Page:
Notes: Scott's new caddie; Top 100 world courses

By Doug FergusonJanuary 7, 2014, 7:28 pm

HONOLULU – For the first time since Colonial in 2011, Adam Scott will have a new caddie on the bag this week at the Sony Open.

No, Steve Williams is not ready to retire.

''He's tired. He's old,'' Scott said of Williams, who turned 50 last week. ''One week in a row is enough.''

Williams called it the start of his semi-retirement. He has talked about cutting back on his schedule in the next year or two, though it would seem peculiar to come all the way to Hawaii just for one week.

The caddie failed to mention that the New Zealand Super Saloon Championship is next week, followed by the New Zealand Saloon Championships.

''He's chomping at the bit to have a go,'' Scott said. ''He's earned it. I'll let him drive one week, as long as he comes back.''

That won't be until the Honda Classic. For the Sony Open, the Masters champion will have a friend on the bag.


WORLD 100: Golf Digest has expanded its ''Top 100'' list to include courses worldwide, only that didn't change anything at the top.

Pine Valley claimed the No. 1 ranking in the inaugural ''World 100 Greatest Courses'' list that appears in the February issues available in print next week. The magazine had the top three courses in America (Pine Valley, Cypress Point, Augusta National), with Royal County Down in Northern Ireland at No. 4.

Shinnecock Hills was at No. 5.

The ranking was determined by 846 people from the magazine's U.S. Course Ranking panel, from panelists that work with Golf Digest's 27 international editions and other selected golfers. Forty courses from the top 100 were in America. Golf Digest said America has 46 percent of all the world's golf courses.

Rounding out the top 10 were Royal Dornoch in Scotland, St. Andrews, Muirfield, Royal Melbourne and Oakmont.


AUSTIN TIME: Woody Austin didn't make it to the PGA Tour until he was 30, and only then after a decade of playing mini-tours, working as a bank teller and even stocking shelves in a drug store. At least he gets to go out on his terms.

After more than two years of not having full status, the 49-year-old Austin appeared out of nowhere in Mississippi last summer and won the Sanderson Farms Championship. That got him back to Kapalua, which meant the world to him.

''Especially when you're about to turn 50 and have status,'' he said.

Austin turns 50 in three weeks, though he has no plans to play on the Champions Tour except for any major he gets in. Kapalua was just a start. Austin is most looking forward to the courses he was kept from playing when he lost his card – Bay Hill, Hilton Head, Colonial, Memorial.

''I don't plan on being one of those half guys,'' he said of splitting time on two tours. ''If I don't get in the FedEx Cup (playoffs) and have six weeks off, then I'll go play some on the Champions Tour. But I want to play out here.''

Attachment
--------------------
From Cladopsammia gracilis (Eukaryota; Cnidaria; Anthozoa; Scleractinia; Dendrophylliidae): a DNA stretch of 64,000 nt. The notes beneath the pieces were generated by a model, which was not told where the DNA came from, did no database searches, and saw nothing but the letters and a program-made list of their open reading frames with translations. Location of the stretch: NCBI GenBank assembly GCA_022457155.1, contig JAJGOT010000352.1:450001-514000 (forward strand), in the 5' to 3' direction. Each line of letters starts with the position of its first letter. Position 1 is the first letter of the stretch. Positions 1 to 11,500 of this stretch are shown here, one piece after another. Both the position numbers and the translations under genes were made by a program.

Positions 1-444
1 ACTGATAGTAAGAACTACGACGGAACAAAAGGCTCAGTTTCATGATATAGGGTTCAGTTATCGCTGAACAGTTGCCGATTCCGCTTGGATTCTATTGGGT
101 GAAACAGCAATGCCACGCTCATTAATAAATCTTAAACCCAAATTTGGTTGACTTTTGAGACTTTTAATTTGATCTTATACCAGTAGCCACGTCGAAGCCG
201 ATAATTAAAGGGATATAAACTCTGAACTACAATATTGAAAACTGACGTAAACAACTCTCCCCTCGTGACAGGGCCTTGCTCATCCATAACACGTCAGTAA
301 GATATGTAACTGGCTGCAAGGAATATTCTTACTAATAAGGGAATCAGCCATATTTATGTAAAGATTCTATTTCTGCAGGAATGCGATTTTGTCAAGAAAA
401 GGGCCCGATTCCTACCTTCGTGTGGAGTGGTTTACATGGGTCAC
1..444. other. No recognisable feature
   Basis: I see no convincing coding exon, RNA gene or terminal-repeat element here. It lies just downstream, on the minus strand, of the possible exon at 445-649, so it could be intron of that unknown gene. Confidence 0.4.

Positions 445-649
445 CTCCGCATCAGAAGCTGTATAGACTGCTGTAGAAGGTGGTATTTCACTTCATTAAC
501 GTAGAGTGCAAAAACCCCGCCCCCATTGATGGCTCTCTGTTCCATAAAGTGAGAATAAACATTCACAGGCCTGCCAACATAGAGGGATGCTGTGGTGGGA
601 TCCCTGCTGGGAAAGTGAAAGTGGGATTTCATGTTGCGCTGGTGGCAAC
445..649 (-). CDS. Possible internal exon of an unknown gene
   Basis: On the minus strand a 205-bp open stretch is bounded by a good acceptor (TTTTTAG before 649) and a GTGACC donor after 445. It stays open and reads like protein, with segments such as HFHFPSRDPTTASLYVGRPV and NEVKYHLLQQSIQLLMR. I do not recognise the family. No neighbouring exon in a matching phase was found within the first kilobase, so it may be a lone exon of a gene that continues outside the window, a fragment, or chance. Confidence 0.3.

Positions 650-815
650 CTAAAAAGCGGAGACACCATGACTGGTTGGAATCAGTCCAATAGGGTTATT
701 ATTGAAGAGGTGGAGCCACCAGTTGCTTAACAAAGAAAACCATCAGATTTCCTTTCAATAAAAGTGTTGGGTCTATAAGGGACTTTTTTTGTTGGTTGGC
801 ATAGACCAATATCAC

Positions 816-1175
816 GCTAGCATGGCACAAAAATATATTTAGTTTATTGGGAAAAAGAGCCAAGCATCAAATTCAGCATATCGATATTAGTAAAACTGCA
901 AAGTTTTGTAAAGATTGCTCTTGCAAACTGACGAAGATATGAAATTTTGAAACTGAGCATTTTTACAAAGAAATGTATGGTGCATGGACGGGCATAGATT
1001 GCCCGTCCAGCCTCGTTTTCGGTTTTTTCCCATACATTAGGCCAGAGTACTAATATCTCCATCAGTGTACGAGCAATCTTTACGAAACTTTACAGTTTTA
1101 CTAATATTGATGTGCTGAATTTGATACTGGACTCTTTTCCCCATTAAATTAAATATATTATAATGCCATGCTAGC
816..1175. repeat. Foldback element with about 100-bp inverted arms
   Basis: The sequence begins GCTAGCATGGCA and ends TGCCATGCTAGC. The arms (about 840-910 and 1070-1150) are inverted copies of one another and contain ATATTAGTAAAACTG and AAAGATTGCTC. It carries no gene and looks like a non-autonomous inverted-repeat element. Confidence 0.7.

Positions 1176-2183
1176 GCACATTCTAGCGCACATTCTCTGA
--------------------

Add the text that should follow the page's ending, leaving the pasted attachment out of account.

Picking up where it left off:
Austin lost his card in 2010 when he missed four cuts in his last seven events and finished at No. 129 on the money list. He got into only 18 tournaments the following year on conditional status, and only seven events in 2012 as a past champion.

His hallmark was ball-striking, and when that began to desert him, he was never very good with the putter (except for bashing it against his head, one of his more infamous moments) to atone for that. So what happened in Mississippi?

''That was the old me,'' he said. ''I knocked the flag over. That's me. That's what I do. This game now is only a putting contest. That's all it is. Technology has brought everyone into a small bowl.''

Austin said he was most disappointed that in his two years needing some help, he received only one sponsor exemption. The Greenbrier Classic found room for him – he missed the cut two weeks before winning – and Austin said he will never miss the tournament again.

He is exempt through the end of the 2014-15 season.


AN ISLAND ON AN ISLAND: Hawaii residents can get sensitive when they hear tourists mention the mainland as ''back in the U.S.''

Callaway Golf is the latest culprit.

In a press release announcing that it signed two-time PGA Tour winner Harris English to its tour staff, Callaway included a comment from English that was said ''shortly before leaving the U.S. for Hawaii.''


DIVOTS: One fan of the Dallas Cowboys had reasons beyond football to feel badly for quarterback Tony Romo's back surgery on Dec. 27. Jordan Spieth has to find a new partner for the AT&T Pebble Beach national Pro-Am. One possibility is country singer Jake Owen, who played last year with former U.S. Amateur champion Kelly Kraft. ... Former PGA champion Rich Beem is the latest to have a weekly show on SiriusXM. Beem made his debut Monday and will host the show from 1-3 p.m. each Monday ... Chesson Hadley has signed with International Sports Management, making him the first American client with PGA Tour status to sign with Chubby Chandler's group.


INFLATION STAT OF THE WEEK: In his first 24 starts as a pro, Tiger Woods won six times (including the Masters) and earned $2,626,115. In his first 24 starts as a pro, Jordan Spieth won the John Deere Classic and has earned $4,634,820.


FINAL WORD: ''We're all there. We all feel the same pressure. We all want to win that first major.'' – Brandt Snedeker on first-timers winning 15 of the last 20 majors.

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Watch: Daly makes birdie from 18-foot-deep bunker

By Golf Channel DigitalJanuary 19, 2018, 11:14 pm

John Daly on Friday somehow got up and down for birdie from the deepest bunker on the PGA Tour.

The sand to the left of the green on the 16th hole at the Stadium Course at PGA West sits 18 feet below the surface of the green.

That proved no problem for Daly, who cleared the lip three times taller than he is and then rolled in a 26-footer.

He fared just slightly better than former Speaker of the House, Tip O'Neill.

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Koepka (wrist) likely out until the Masters

By Ryan LavnerJanuary 19, 2018, 9:08 pm

Defending U.S. Open champion Brooks Koepka is expected to miss at least the next two months because of a torn tendon in his left wrist.

Koepka, who suffered a partially torn Extensor Carpi Ulnaris (ECU), is hoping to return in time for the Masters.